Portola Valley launches restructuring amid staffing and finance-operations crisis | November 17, 2023 | Almanac | Almanac Online |


News - November 17, 2023

Portola Valley launches restructuring amid staffing and finance-operations crisis

by Neil Gonzales

Portola Valley Town Hall is launching a major restructuring effort as it tackles an unprecedented staffing exodus and widespread concerns with its financial operations — challenges that are jeopardizing how the town conducts business and serves its residents.

Staff turnover just this year has run high while an accounting consultant contracted as part of what's been dubbed the "Reset - Refocus - Restructure" effort has found the town deficient in a multitude of finance-related areas.

Mayor Jeff Aalfs knew Portola Valley was facing steep hurdles but said he didn't realize the full extent of them until Pleasant Hill-based Krisch & Company detailed its fiscal findings and recommendations in a report submitted early this month to new Town Manager Sharif Etman. "There's a lot of work to do here," the mayor said during the Town Council's regular meeting Wednesday, Nov. 8, when he and his colleagues took up the staffing issues and Krisch report.

"It's frustrating," Aalfs said. "It is not for a lack of effort. It's also, I would argue, not for a lack of oversight. We have been paying attention to this and realizing there were problems. I will say I was not aware of all the problems this (Krisch) report's identified. There is more work than I realized at the time, but I'm really glad that we have this in front of us."

Filling staff posts

According to a town staff report, Portola Valley has experienced a turnover rate of nearly 70% in 2023.

The departures have "significantly impacted town operations and continuity of leadership," staff said in its report. "There is also the loss of connection, institutional knowledge and the ability to provide services to the public. Staff turnover and the continued needs of the community and our residents, in turn, have caused stress for the remaining staff as they continue to serve the town."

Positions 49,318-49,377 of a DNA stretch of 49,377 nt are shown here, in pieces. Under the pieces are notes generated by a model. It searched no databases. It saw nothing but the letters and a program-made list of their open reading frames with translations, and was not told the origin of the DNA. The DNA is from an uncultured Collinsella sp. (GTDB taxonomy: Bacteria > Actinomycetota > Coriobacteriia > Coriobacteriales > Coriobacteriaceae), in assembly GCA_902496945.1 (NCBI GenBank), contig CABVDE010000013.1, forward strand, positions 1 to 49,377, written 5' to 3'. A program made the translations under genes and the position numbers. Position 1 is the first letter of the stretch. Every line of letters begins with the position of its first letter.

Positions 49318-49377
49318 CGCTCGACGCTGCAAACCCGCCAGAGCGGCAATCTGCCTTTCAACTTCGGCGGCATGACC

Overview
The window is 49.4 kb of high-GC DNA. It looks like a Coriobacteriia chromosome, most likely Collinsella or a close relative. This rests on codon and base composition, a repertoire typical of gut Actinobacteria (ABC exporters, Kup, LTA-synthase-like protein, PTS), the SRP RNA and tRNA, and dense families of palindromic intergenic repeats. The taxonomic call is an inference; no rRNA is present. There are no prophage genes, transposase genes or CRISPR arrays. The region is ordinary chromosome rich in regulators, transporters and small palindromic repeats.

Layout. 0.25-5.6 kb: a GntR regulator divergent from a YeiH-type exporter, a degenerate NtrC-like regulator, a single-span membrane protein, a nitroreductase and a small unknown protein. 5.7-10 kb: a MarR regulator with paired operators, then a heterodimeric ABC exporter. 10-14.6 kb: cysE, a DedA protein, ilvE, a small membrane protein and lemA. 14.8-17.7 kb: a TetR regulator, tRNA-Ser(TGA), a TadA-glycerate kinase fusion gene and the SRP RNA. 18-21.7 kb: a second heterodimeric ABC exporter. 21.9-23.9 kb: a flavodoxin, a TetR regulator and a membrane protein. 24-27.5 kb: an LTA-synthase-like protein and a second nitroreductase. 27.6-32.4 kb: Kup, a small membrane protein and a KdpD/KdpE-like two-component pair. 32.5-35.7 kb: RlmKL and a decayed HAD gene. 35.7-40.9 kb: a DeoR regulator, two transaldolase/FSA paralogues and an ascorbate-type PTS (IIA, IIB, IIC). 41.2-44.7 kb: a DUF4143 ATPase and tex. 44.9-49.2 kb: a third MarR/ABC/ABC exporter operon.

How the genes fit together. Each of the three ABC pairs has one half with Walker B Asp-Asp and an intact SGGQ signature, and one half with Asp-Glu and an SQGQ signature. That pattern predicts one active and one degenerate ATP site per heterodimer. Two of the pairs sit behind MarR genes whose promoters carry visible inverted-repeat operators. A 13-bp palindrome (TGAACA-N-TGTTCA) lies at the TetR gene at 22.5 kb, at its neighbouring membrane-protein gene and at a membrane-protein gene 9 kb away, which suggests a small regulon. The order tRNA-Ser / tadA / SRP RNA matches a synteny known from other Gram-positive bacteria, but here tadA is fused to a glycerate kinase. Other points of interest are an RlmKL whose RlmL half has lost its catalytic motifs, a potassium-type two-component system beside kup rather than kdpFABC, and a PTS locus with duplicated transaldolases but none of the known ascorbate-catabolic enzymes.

Etman just recently filled one of those vacancies when he took the reins as the town manager on Aug. 30.

The staff report noted that the assistant town manager, town attorney, and building and planning director also had left.

Among Etman's immediate actions as town manager was hiring Jon Biggs as interim building and planning director, staff said. But Biggs is a retired annuitant, meaning he can only serve for a certain number of hours on a short-term basis due to California Public Employees' Retirement System guidelines. The hope is that a permanent building and planning director can be hired before Biggs is expected to leave around late February.

Other recent hires are an administrative operations employee at the front counter, a second senior accountant and a contract finance technician, staff said. As of Nov. 1, the town still had vacancies for a senior management analyst, an associate planner, a development review technician and a maintenance worker.

Part of the town's endeavor to regroup is to have existing staff undergo professional development and training with the goal of improving service to the community.

This training, which the town calls "P.V. Refresh," will begin Monday, Nov. 13, and go until Nov. 22. Things it will cover include:

• Getting to know other staff members and the council.

• Creating a statement of values.

• Emergency preparedness.

• Going over systems or software related to business licenses, permitting and finance.

• Completing state-mandated and other critical training.

Early next month, the town is planning a community event where residents can meet all the staff.

Fixing financial functions